FREMANTLE captain Nat Fyfe has revealed he dislocated a finger during his WAFL comeback, but it won't hold him back from taking on Hawthorn in Perth on Saturday.

Fyfe underwent back and shoulder surgeries during the off-season and is now ready to make his first AFL appearance since July last year. 

The two-time Brownlow medallist made a successful WAFL return last week for Peel Thunder, but the appearance took a toll on his already-battered body.

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"My ring finger and little finger – I had (them) operated on in the off-season," Fyfe told SEN.

"They were fingers I've both dislocated over the past couple of years.

"And 15 minutes into the first quarter (in the WAFL last week), the ring finger just popped back out, dislocated, and pretty much undid all the surgery."

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Fyfe says he will now just strap the finger, before potentially having more surgery once his AFL career is over.

Nat Fyfe at a Fremantle training session in 2022. Picture: fremantlefc.com.au

Teammate Travis Colyer described Fyfe as an inspirational leader.

"I admire the way he keeps going," Colyer said. 

"I don't admire the amount of surgeries and the bashing of his body that has occurred over his time.

"I actually didn't even know that he dislocated his finger on the weekend. So the way he carries himself and what he does through his actions is so powerful.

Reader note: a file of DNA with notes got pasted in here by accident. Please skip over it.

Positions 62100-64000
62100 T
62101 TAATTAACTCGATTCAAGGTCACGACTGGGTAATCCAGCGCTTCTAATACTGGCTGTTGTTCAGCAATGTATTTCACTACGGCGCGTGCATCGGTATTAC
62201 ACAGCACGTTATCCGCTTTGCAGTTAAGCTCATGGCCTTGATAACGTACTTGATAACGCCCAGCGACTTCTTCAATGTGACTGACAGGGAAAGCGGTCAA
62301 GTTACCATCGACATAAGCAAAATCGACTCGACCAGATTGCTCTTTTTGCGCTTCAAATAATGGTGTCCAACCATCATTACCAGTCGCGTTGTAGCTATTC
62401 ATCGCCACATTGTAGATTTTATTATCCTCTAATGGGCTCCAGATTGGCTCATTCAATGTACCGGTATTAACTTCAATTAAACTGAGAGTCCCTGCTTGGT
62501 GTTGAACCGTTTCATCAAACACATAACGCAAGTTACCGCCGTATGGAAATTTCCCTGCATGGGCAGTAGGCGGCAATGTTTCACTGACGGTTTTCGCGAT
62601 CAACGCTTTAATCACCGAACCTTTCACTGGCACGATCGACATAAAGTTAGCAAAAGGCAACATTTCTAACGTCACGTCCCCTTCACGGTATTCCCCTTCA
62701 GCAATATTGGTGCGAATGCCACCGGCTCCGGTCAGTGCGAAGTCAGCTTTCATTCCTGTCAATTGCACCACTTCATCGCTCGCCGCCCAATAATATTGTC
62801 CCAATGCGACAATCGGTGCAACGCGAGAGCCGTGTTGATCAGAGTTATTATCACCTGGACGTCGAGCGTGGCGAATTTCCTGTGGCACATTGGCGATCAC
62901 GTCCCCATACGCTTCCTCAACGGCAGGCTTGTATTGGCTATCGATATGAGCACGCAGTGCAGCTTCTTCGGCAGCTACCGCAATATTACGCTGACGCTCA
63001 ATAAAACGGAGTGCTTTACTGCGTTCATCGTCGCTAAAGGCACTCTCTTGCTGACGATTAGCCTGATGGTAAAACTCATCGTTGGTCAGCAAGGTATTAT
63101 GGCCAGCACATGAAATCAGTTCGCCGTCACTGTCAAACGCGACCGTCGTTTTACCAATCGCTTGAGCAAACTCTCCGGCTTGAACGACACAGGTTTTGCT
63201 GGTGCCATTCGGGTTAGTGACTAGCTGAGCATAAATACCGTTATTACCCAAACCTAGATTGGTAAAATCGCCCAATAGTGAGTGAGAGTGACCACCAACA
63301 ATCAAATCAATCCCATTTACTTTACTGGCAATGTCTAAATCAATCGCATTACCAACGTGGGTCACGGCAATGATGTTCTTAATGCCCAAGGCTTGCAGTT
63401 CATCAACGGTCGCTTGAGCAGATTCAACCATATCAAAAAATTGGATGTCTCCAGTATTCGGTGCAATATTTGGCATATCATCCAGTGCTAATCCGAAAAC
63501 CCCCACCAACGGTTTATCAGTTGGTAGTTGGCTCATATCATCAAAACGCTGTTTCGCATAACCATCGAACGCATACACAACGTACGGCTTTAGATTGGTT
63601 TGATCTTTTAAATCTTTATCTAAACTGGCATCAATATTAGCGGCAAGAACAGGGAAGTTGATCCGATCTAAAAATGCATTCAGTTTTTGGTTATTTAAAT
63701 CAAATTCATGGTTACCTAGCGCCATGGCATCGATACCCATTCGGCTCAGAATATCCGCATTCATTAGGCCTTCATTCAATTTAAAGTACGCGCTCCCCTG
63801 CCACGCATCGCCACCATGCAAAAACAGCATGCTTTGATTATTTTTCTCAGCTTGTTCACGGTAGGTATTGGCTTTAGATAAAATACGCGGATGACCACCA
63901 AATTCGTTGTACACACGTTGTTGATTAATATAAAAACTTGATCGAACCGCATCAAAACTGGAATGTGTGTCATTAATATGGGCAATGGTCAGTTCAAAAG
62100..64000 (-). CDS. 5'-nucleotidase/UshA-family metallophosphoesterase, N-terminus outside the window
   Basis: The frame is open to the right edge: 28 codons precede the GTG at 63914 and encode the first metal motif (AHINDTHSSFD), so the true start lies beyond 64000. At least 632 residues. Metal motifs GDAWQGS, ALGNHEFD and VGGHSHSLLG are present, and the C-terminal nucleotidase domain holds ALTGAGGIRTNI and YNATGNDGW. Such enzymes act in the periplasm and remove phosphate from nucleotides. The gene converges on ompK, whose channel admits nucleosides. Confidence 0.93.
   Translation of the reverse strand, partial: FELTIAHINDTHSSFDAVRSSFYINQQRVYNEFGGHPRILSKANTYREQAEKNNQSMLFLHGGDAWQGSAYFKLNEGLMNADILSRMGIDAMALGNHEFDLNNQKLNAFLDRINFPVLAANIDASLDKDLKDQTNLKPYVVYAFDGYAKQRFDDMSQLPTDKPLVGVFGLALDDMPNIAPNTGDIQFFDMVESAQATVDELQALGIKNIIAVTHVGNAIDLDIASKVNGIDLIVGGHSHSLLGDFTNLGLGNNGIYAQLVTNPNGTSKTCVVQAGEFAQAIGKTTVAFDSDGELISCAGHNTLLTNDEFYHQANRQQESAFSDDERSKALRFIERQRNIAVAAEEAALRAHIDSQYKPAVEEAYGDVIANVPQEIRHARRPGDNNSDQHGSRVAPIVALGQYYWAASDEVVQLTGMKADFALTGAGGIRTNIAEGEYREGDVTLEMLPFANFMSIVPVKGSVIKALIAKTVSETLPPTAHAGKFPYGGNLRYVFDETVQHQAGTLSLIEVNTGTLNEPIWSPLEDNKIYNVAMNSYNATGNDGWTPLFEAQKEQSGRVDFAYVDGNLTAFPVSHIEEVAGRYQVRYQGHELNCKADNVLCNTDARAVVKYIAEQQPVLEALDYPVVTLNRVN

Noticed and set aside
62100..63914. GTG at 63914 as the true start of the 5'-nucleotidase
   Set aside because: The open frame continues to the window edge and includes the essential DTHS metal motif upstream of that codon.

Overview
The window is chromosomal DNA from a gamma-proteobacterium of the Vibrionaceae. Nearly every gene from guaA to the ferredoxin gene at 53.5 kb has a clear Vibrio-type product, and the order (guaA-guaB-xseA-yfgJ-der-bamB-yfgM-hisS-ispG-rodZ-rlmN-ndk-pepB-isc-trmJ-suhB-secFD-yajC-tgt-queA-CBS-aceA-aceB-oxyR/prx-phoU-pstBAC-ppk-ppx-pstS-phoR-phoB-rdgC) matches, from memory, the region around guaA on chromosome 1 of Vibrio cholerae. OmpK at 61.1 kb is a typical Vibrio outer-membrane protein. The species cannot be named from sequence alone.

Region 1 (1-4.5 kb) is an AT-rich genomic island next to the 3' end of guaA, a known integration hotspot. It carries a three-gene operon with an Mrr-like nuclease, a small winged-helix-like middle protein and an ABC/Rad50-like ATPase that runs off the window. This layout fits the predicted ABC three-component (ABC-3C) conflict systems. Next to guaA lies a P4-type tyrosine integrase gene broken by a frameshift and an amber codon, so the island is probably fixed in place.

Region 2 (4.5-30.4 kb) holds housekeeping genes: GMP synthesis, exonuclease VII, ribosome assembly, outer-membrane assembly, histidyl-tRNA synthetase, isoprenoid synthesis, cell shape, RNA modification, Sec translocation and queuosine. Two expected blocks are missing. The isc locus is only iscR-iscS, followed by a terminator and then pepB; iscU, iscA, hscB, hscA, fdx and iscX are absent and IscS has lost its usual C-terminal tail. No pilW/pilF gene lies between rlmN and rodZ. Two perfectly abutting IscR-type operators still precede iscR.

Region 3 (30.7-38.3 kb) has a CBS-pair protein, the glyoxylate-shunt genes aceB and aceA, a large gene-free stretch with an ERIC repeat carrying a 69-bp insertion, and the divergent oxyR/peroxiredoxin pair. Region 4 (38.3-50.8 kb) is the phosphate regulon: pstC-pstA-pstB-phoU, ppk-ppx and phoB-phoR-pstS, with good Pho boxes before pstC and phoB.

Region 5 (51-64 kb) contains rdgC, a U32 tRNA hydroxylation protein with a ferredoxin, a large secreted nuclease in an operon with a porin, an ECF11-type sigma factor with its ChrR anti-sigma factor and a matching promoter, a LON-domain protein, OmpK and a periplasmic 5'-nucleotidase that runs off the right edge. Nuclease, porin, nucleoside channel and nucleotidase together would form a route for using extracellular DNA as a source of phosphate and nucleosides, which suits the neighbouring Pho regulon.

"You don't want to see any players get injured, but what he's been able to endure for the greater good is something that's pretty impressive."

Travis Colyer and Lachie Schultz celebrate a Fremantle goal against Geelong in R7, 2022. Picture: AFL Photos

Colyer said if Hawthorn tried to physically target Fyfe on Saturday, it could play into Fremantle's hands.

"If they do go after him, then I think that might be a positive for us, because it would mean they're potentially not focused on some other players or the contest as a whole," Colyer said.

Colyer spent the first nine seasons of his career at Essendon before making the switch to Fremantle at the end of 2018.

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His three finals appearances for Essendon all resulted in losses, and the 30-year-old hopes his luck will change this year.

"Personally I'd love to win a final," Colyer said.

"I'm getting towards the end of my career and the opportunity to play in finals is less just purely by the number of years.

"But I'm not getting carried away."